Highway and Transit Bill: One Step Forward, Two More to Go

Mar 14, 2012

 They did it! The Senate just passed its two-year, bi-partisan highway and transit bill known as “MAP-21.” MAP-21 is short for Moving Ahead for Progress in the 21st Century, and carries the bill number S. 1813 (Want to sound like a Beltway insider? Call the bill by its number instead of its name.) We applaud every senator voting for final passage. It’s an important step toward finally passing a multi-year highway and transit bill that maintains—at a minimum—funding for highways and transit AND reforms policies and programs.

MAP-21 tracks with most of the Chamber’s recommendations for SAFETEA-LU reauthorization. To be non-technical about it, there’s good stuff in here representing many months of bipartisan compromise on behalf of the four committees of jurisdiction in the Senate: Environment and Public Works; Commerce, Science and Transportation; Banking, Housing and Urban Affairs; and Finance. The Chamber is deeply appreciative of the hard work and dedication of the leaders of these committees and their staff members.

Is it a perfect bill? Of course not! Compromise is the name of the game when it comes to getting things done in Washington, and that means that no piece of legislation has 100% of what anyone wants. But from the 30,000 foot level, the bill is solid.

MAP-21 addresses the two essential aspects of highway and transit reauthorization:

Funding & Financing

First, the bill maintains investment levels through fiscal year 2013, without which jobs would be lost. In the near term, investment in the nation’s highways, bridges and public transportation systems will support the construction sector, which is still suffering greater than 17% unemployment. In the long term, investment will help prepare the U.S. for economic growth and strength.

The bill also expands the TIFIA program that supports public-private partnerships and major project financing by leveraging federal dollars on a 1:10 ratio.

Policy and Program Reform

Second, this legislation contains much needed policy and program reforms so that every dollar stretches further; projects can be delivered faster, saving time and money; and problems can be addressed with solutions that work for states and communities while maintaining accountability for use of federal funds toward national interests such as interstate commerce and trade.  

More specifically, here are a few highlights of the policy and program reforms:

  • Reorganizes federal programs into a simpler structure, providing flexibility for funding recipients but requiring accountability for use of funds through performance management and reporting strategies.
  • Calls on USDOT to develop a national freight transportation plan and creates both formula and discretionary programs targeting freight needs.
  • Builds on the current performance measurement approach to highway safety by improving data collection and analysis and requires transit agencies to develop their own safety plans.
  • Eliminates earmarks and eligibility to use federal funds on non-transportation projects such as museums. In addition, it eliminates required programs and set asides for transportation enhancements (e.g. bike paths, sidewalks, recreational trails, Safe Routes to Schools), but does give states the discretion to spend resources on those projects.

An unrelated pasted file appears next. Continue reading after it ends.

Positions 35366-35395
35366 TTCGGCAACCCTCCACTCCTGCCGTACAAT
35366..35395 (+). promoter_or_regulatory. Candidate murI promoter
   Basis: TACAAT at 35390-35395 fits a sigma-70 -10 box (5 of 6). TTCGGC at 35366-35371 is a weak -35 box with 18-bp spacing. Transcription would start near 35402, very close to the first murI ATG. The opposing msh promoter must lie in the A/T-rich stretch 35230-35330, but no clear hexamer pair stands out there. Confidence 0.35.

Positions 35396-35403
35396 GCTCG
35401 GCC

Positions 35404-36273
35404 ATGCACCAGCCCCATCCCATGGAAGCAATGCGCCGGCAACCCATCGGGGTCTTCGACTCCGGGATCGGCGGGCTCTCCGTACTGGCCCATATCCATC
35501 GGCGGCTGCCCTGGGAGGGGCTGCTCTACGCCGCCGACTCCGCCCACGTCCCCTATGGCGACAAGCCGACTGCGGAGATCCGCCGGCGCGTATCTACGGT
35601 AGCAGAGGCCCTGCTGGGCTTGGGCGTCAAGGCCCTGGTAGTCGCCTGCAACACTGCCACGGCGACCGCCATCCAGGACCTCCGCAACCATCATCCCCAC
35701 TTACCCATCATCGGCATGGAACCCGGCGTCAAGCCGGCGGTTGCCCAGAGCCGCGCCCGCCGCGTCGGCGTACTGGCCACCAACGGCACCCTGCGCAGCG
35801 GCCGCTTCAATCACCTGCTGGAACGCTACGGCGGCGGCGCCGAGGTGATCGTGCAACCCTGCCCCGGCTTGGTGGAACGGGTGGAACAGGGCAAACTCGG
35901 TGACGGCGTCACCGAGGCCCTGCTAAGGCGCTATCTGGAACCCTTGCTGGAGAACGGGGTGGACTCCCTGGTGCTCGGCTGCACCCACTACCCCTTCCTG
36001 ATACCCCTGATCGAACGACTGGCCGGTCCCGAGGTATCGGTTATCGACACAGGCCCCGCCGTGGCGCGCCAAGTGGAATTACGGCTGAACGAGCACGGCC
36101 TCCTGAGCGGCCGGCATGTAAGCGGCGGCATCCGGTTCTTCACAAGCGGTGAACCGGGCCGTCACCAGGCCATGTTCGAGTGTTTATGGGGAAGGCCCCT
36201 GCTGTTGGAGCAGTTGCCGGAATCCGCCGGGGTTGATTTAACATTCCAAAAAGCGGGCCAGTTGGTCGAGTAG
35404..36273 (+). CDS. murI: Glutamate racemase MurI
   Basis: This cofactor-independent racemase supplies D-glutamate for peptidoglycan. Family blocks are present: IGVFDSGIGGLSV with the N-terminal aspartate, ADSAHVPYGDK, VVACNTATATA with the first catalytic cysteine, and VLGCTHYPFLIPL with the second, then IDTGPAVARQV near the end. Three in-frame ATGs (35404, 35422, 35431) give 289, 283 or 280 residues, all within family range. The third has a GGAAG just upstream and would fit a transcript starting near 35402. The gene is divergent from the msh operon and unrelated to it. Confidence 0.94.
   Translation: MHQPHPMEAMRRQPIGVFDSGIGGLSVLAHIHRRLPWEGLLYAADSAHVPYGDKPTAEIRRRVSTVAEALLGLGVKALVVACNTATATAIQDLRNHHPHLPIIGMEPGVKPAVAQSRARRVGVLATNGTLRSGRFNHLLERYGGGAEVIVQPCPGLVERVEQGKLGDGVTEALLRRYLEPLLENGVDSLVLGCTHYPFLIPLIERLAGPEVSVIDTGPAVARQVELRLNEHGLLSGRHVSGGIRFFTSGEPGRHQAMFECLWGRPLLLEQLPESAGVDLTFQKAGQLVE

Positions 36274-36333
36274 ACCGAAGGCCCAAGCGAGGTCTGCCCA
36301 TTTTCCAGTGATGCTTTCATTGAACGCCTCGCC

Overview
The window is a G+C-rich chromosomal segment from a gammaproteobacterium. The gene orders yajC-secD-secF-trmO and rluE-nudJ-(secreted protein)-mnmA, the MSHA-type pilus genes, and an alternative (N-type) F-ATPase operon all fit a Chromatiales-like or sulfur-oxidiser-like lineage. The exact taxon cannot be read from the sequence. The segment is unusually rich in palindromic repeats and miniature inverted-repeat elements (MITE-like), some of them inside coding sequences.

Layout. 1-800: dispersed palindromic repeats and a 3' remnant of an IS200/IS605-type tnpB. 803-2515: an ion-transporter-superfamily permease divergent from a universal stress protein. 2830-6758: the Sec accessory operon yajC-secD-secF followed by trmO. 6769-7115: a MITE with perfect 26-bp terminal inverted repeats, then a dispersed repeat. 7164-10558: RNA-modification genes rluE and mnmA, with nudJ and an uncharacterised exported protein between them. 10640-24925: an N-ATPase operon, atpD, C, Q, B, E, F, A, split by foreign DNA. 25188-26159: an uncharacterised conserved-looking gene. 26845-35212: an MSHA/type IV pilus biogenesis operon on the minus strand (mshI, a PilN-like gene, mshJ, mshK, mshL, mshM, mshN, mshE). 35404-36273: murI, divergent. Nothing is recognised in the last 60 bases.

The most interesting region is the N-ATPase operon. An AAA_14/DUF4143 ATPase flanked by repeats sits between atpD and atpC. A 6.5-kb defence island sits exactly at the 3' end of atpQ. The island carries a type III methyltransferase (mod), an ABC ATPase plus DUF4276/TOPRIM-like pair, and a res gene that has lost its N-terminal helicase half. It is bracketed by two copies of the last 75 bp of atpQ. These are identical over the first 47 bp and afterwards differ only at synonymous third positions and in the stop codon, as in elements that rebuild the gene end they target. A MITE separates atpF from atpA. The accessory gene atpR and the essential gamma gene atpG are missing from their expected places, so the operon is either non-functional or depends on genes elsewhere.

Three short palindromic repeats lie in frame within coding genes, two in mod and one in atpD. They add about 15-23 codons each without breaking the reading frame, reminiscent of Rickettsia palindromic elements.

• Tackles traffic congestion and urban mobility from a number of angles: highway and transit investments, improved planning, and support for operational improvements and approaches such as travel demand management.
  • Supports the connectivity of rural areas to major population and economic centers.

More information on MAP-21 here.

Next up: the House needs to deliver its version of a bill. Ideally a reauthorization bill would be ready for signature by the President by March 31. Realistically, the House can get a bill passed: substantial progress toward getting something to the President’s desk and requiring a minimal extension of current law.

Speaker Boehner presented three options to the Republican conference last week:

  1. Take up the Mica bill that passed out of the House Transportation & Infrastructure Committee, with modifications including restoring dedicated user fee funding to public transportation. This is a five year, $260 billion bill, with numerous reforms, for which the Chamber expressed support.
  1. Take up the Senate bill. The reforms, financing expansions, and commitment to maintaining funding levels are notably similar to many in the House bill. It’s shorter (two years versus five), but the length of the bill is a direct result of the agreed upon offsets (what’s needed to fill the gap between Highway Trust Fund receipts from user fees and the total amount needed to maintain funding levels). So at the end of the day, the conference committee will have to come up with payfors acceptable to both sides of Capitol Hill, and that will determine the length of the bill.
  1. Punt. Do nothing now except extend current legislation. This is a bad option. Congress can run but it can’t hide from the need to provide resources to maintain funding levels and avoid major cuts. The longer we wait to do a real reauthorization bill, the deeper the hole in the Highway Trust Fund, the more uncertainty there is for business, and the more expensive projects become as they sit idle waiting for reforms and funding.

The objective, quite simply, is for the House to assemble a package that gets 218 votes. If the House cannot come to some agreement on legislation and there is no action, then we’re in a world of hurt.

As the Chamber has said consistently over the past five years, transportation is an economic issue, not a political one. We believe the House can find a way forward, then work with the Senate to send a bill to the president’s desk.

 

 

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